In re Doe, No. 21972.

CourtSupreme Court of Hawai'i
Citation20 P.3d 616,95 Haw. 183
Decision Date20 June 1995
PartiesIn the Interest of Jane DOE, Born on June 20, 1995.
Docket NumberNo. 21972.

20 P.3d 616
95 Haw.
183

In the Interest of Jane DOE, Born on June 20, 1995

No. 21972.

Supreme Court of Hawai`i.

March 30, 2001.


20 P.3d 617
James W. Walther, Mary Anne Magnier, and Jay K. Goss, Deputy Attorneys General, for the petitioner-appellee Department of Human Services on the writ

MOON, C.J., LEVINSON, NAKAYAMA, and RAMIL, JJ., and Circuit Judge MASUOKA, in place of ACOBA, J., recused.

Opinion of the Court by LEVINSON, J.

We granted the application for a writ of certiorari, filed by the petitioner-appellee Department of Human Services (DHS), in order to review the published opinion of the Intermediate Court of Appeals (ICA) in In re Jane Doe, Born on June 20, 1995, 95 Hawai`i 201, 20 P.3d 634, (Ct.App. 2000) [hereinafter, "the ICA's opinion"]. The ICA's opinion partially vacated the order of the family court of the first circuit, filed on July 30, 1998, and remanded for further proceedings. Among

20 P.3d 618
other things, the family court's order (1) awarded permanent custody of Jane Doe to the DHS, (2) terminated Mother's parental rights, and (3) adopted the DHS's permanent plan—all pursuant to the Child Protective Act (CPA), see Hawai`i Revised Statutes (HRS) ch. 587 (1993 & Supp.2000).1 We reverse the ICA's opinion and affirm the family court's July 30, 1998 order, as well as its order, filed on September 16, 1998, denying Mother's motion for reconsideration, and its concomitant findings of fact (FOFs) and conclusions of law (COLs), subsequently filed on November 10, 1998, because: (1) the CPA, contrary to the ICA's construction of it, is not "constitutionally infirm," insofar as it does not permit the termination of parental rights in the absence of clear and convincing evidence that a parent is "unfit" and, thus, does not deprive a parent of due process under either the United States Constitution2 or the Hawai`i Constitution,3 see infra section III.A; and (2) the family court's germane FOFs and COLs were not clearly erroneous, and, thus, the family court did not abuse its discretion in terminating Mother's parental rights, see infra section III.B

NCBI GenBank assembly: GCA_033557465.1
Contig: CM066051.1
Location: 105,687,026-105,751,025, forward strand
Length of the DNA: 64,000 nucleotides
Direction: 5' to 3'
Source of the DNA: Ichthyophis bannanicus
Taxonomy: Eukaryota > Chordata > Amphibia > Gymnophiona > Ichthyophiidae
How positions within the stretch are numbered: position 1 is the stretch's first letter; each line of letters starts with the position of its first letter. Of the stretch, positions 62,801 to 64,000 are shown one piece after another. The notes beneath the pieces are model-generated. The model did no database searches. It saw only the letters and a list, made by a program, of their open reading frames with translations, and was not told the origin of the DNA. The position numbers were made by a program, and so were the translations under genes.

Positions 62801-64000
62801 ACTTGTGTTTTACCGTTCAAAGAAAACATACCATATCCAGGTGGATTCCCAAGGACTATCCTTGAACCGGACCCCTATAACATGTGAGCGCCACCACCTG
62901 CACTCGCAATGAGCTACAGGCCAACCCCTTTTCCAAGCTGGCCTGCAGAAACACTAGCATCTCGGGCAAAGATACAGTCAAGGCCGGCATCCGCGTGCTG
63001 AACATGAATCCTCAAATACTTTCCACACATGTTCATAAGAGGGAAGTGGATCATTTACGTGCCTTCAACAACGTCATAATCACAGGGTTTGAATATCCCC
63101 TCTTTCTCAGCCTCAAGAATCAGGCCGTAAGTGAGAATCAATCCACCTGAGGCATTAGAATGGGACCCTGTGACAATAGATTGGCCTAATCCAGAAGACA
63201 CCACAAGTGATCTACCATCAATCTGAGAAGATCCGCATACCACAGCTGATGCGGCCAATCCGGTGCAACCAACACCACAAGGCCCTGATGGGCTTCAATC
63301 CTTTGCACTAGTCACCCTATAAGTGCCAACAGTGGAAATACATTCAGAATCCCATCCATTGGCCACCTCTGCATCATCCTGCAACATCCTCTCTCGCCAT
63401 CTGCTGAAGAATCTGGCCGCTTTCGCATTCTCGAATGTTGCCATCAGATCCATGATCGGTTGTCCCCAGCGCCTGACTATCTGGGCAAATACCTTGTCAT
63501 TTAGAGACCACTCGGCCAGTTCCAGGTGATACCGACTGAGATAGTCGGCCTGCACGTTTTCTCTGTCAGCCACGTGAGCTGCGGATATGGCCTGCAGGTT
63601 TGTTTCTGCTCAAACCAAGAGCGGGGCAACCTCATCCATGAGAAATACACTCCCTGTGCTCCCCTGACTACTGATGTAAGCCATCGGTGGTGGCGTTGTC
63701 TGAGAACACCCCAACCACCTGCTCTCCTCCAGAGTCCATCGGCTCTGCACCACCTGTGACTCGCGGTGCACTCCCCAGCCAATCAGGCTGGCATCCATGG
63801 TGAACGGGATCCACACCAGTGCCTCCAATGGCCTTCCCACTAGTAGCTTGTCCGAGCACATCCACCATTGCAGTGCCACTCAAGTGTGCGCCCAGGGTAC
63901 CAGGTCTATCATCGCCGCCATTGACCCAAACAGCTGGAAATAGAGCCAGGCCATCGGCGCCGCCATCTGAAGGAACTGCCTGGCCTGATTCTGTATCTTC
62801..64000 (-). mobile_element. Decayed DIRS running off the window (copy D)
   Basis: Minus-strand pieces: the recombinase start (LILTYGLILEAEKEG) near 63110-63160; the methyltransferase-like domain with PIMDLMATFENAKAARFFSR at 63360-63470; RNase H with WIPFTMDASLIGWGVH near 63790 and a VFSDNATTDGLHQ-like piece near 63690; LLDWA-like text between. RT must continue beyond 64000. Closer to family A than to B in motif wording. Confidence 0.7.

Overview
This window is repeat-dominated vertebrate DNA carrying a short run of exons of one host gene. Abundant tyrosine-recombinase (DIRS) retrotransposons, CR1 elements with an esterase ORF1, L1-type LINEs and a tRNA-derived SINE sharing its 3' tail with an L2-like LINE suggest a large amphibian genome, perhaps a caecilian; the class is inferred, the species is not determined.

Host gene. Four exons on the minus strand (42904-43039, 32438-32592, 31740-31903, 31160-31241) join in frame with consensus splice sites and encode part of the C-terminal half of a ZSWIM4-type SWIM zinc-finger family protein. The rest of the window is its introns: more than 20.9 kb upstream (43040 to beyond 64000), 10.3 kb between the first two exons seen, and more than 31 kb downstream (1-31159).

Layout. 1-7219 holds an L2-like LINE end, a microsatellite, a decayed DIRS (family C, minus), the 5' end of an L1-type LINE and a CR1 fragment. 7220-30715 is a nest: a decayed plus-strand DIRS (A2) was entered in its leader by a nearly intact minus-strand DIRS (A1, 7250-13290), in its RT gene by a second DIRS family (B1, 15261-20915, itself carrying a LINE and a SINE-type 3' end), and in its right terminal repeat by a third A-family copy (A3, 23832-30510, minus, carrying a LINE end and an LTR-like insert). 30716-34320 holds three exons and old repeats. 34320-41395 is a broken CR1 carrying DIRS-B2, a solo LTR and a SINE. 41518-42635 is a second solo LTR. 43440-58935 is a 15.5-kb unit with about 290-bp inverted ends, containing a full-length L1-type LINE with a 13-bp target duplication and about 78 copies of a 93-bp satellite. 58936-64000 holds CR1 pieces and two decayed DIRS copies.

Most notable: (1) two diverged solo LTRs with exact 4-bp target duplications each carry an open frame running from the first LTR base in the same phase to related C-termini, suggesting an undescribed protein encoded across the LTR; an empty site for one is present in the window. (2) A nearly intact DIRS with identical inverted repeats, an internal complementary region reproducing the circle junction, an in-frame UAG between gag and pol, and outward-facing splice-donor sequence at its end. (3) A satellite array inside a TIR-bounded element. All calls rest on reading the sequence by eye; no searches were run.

I. BACKGROUND

A. Procedural History

Jane was born on June 20, 1995. A police officer assumed protective custody of her, which was relinquished to the DHS on June 21, 1995. On June 23, 1995, the DHS filed a petition in the family court that sought temporary foster custody of Jane. After a hearing, conducted in connection with the petition on July 10, 1995, the parties agreed, and the family court ordered, that Jane be returned to Mother under the temporary family supervision of the DHS.